I was speaking to a legal operations manager last week who asked me about integrations and APIs; “I keep hearing about how I should be making more use of integrations and APIs, but I don’t know where to begin?”
After a fruitful conversation, which I seem to be having more and more frequently, I thought it would be useful to summarise my thoughts on this ‘trendy’ topic in legal tech.
Why are we even talking about this?
More and more in-house legal teams are successfully implementing multiple tech solutions such as legal front door, matter management and contract management platforms. These tools often involve multiple platforms and a lot of the data required at the input stage also lives in other wider business technologies such as CRM systems and ERPs.
As users get to grips with these technologies and adopt them in their day-to-day activities, they increasingly recognise that duplicate processes such as data entry and manual steps are happening.
What can integrations be used for?
There are a multitude of uses for integrations between various different platforms, but the main benefits they can offer are:
- Reducing the need for duplicated manual data entry
- Enabling automated triggers between technologies – for example, when you mark a sales opportunity as progressed in your sales platform, automatically trigger a Statement of Work in your contract automation tool to be generated using the data already inputted (such as party name/address/services)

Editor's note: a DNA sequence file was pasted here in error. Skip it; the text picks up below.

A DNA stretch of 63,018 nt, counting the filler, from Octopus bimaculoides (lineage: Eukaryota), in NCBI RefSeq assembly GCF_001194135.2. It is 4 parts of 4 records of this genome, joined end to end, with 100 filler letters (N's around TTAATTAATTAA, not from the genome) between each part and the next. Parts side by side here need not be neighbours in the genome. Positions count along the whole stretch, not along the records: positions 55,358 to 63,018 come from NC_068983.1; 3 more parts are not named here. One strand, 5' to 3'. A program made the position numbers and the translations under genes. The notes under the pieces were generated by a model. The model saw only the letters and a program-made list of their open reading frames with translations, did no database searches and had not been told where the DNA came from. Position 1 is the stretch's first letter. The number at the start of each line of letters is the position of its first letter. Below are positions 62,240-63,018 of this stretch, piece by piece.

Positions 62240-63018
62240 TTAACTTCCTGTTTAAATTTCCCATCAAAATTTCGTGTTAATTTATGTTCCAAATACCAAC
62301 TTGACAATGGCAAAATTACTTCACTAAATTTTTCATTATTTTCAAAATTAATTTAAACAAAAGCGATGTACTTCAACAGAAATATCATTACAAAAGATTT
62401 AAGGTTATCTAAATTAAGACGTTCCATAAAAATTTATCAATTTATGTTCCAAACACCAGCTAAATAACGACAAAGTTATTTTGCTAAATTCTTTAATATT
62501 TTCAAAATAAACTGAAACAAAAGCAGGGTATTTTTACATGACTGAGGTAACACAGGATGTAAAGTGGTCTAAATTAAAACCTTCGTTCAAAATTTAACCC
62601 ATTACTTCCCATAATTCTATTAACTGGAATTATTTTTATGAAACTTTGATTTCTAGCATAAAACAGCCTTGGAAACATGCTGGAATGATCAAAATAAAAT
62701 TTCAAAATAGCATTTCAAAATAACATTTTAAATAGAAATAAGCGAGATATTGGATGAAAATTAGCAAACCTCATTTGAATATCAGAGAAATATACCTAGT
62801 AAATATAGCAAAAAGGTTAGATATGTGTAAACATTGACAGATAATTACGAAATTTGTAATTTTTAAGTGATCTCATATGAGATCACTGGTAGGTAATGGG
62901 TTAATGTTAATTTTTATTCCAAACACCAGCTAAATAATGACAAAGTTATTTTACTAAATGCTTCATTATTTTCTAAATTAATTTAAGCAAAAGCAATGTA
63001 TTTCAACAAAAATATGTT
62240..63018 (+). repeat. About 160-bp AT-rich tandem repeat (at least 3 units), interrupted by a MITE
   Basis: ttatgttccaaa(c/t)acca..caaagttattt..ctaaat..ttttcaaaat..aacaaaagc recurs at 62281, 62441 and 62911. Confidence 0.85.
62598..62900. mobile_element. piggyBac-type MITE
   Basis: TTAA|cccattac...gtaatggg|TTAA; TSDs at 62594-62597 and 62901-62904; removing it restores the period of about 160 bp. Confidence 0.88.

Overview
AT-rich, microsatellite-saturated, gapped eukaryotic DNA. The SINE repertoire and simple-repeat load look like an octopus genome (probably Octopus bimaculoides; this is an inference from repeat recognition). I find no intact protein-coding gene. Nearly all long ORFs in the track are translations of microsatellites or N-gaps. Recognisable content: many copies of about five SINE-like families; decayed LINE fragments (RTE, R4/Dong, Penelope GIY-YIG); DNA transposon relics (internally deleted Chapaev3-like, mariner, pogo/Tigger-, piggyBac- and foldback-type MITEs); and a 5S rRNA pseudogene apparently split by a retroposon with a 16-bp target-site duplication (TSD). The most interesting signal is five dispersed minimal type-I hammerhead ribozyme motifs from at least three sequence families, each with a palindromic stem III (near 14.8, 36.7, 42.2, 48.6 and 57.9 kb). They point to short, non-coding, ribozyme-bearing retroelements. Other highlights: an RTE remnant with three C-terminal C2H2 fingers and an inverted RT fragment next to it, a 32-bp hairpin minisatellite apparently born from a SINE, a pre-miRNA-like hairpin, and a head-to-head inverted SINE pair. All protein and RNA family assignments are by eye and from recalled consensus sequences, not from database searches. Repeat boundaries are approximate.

- Synchronisation of data between technologies – for example you could keep a copy of the signed contract stored in both the sales platform and your contract management solution, with any changes made in either location being carried over to the otheR
How does it work?
Essentially, an integration allows two technologies to “talk” to one another and pass information between them. There are many ways to achieve an integration and best practice and design will depend on the use case and technologies at play. Sometimes existing out of the box connectors can be used, or even purpose-built API integration platforms can assist; other times a custom integration may need to be built from the ground up.
What is an API? API is the acronym for Application Programming Interface, which is a software intermediary that allows two applications to talk to each other. Each time you use an app like Facebook, send an instant message, or check the weather on your phone, you’re using an API.
A clearly scoped business case to evaluate the most efficient method of delivery is crucial to a successful and low-maintenance integration. Time invested in designing the solution before diving in will pay dividends.
Careful consideration also needs to be given to longer-term maintenance to ensure the integration still functions as expected when technologies are updated.
So, where do I begin?
I would be delighted to have a no-obligation conversation about how integrations might help your team, you can get in touch with me at firstname.lastname@example.org
Rustum is a Practicing Lawyer admitted to practice in the High Court of South Africa, with a background in Engineering and Software Development. He considers himself an Agilest, and has consulted for technology companies, law firms, government, banks and the telecommunications sector, helping them innovate, while being cognizant of regulation and market practice in the TMT sector.
He also enjoys exploring the possibilities technology has to offer the Legal Industry, whether exercising a digital analysis role or performing a business, strategic, technical and legal requirements gathering role, with innovation and disruption in mind.